Yesterday, Harvard University’s Joint Center for Housing Studies released its annual State of the Nation’s Housing report for 2019. The report finds that while the economy has finally stabilized and household growth has returned to its pre-Recession pace, housing production has not kept up, putting pressure on rent and purchase prices for homes and apartments across the country. Housing affordable to lower-income families has especially suffered—the stock of units renting for less than $800 per month has shrunk by four million units since 2011 and the share of low-rent units out of all housing available has dropped from almost 60 percent in the early 2000s to under 45 percent in 2017.
North Carolina’s larger metro areas have followed this trend. Charlotte and Asheville have lost 21 percent and 27 percent, respectively, of low-rent stock since 2011, and Raleigh has lost 40 percent. Although some areas in the eastern part of the state, such as Fayetteville, Jacksonville and New Bern, have seen growth in affordable rental units, these areas are also under the greatest threat of hurricanes and tropical storms, which have devastated housing stock and commercial properties in the past few years.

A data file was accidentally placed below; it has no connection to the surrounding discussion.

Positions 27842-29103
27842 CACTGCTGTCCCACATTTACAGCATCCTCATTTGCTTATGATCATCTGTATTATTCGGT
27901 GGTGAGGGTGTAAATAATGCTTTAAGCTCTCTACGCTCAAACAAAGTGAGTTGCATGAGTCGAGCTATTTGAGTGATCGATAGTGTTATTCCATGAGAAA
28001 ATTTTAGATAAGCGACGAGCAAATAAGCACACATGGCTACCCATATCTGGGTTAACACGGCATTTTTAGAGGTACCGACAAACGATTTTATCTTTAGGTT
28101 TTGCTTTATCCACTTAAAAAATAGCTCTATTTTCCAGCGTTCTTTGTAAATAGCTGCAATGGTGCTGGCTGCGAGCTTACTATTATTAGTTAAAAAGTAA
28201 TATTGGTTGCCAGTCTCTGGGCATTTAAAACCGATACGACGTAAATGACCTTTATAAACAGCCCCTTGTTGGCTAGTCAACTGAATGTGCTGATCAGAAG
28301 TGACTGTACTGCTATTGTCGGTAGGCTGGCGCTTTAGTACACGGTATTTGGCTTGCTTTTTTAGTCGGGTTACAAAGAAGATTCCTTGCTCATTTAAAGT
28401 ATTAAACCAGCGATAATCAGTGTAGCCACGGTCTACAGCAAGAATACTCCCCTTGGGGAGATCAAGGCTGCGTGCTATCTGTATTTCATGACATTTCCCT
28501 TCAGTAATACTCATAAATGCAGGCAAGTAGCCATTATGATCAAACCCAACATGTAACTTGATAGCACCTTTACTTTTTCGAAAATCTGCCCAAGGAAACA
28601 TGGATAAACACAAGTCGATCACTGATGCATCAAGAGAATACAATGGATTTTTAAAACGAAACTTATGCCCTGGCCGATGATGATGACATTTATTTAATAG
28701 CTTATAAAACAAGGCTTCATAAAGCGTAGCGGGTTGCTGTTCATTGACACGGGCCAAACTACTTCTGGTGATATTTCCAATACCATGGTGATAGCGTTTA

To learn more about the state of housing in North Carolina, visit the Agency’s Policy and Research page, where you can map housing market indicators and learn about the impacts of affordable housing initiatives across the state.